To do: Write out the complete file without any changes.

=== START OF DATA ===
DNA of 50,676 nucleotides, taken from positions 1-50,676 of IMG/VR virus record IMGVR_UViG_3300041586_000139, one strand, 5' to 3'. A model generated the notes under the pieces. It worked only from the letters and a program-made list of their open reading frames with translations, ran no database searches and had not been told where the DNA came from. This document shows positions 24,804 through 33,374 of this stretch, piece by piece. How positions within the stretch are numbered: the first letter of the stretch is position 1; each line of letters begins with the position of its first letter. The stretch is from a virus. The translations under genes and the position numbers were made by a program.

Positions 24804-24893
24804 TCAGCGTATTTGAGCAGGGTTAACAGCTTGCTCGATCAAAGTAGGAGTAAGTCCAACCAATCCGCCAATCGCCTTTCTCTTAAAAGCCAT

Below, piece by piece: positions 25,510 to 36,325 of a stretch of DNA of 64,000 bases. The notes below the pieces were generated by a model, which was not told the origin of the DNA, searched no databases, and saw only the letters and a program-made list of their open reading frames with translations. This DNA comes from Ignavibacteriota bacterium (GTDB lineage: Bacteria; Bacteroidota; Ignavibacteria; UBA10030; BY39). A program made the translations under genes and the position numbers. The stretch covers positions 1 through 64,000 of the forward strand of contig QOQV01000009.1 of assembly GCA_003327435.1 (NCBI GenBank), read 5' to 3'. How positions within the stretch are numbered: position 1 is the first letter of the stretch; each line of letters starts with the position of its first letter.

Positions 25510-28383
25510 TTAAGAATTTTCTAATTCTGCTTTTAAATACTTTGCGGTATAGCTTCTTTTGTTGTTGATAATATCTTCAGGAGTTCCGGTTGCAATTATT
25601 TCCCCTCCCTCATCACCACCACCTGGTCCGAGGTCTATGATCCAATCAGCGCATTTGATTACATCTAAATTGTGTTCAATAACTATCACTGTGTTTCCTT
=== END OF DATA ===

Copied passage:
DNA of 50,676 nucleotides, taken from positions 1-50,676 of IMG/VR virus record IMGVR_UViG_3300041586_000139, one strand, 5' to 3'. A model generated the notes under the pieces. It worked only from the letters and a program-made list of their open reading frames with translations, ran no database searches and had not been told where the DNA came from. This document shows positions 24,804 through 33,374 of this stretch, piece by piece. How positions within the stretch are numbered: the first letter of the stretch is position 1; each line of letters begins with the position of its first letter. The stretch is from a virus. The translations under genes and the position numbers were made by a program.

Positions 24804-24893
24804 TCAGCGTATTTGAGCAGGGTTAACAGCTTGCTCGATCAAAGTAGGAGTAAGTCCAACCAATCCGCCAATCGCCTTTCTCTTAAAAGCCAT

Below, piece by piece: positions 25,510 to 36,325 of a stretch of DNA of 64,000 bases. The notes below the pieces were generated by a model, which was not told the origin of the DNA, searched no databases, and saw only the letters and a program-made list of their open reading frames with translations. This DNA comes from Ignavibacteriota bacterium (GTDB lineage: Bacteria; Bacteroidota; Ignavibacteria; UBA10030; BY39). A program made the translations under genes and the position numbers. The stretch covers positions 1 through 64,000 of the forward strand of contig QOQV01000009.1 of assembly GCA_003327435.1 (NCBI GenBank), read 5' to 3'. How positions within the stretch are numbered: position 1 is the first letter of the stretch; each line of letters starts with the position of its first letter.

Positions 25510-28383
25510 TTAAGAATTTTCTAATTCTGCTTTTAAATACTTTGCGGTATAGCTTCTTTTGTTGTTGATAATATCTTCAGGAGTTCCGGTTGCAATTATT
25601 TCCCCTCCCTCATCACCACCACCTGGTCCGAGGTCTATGATCCAATCAGCGCATTTGATTACATCTAAATTGTGTTCAATAACTATCACTGTGTTTCCTT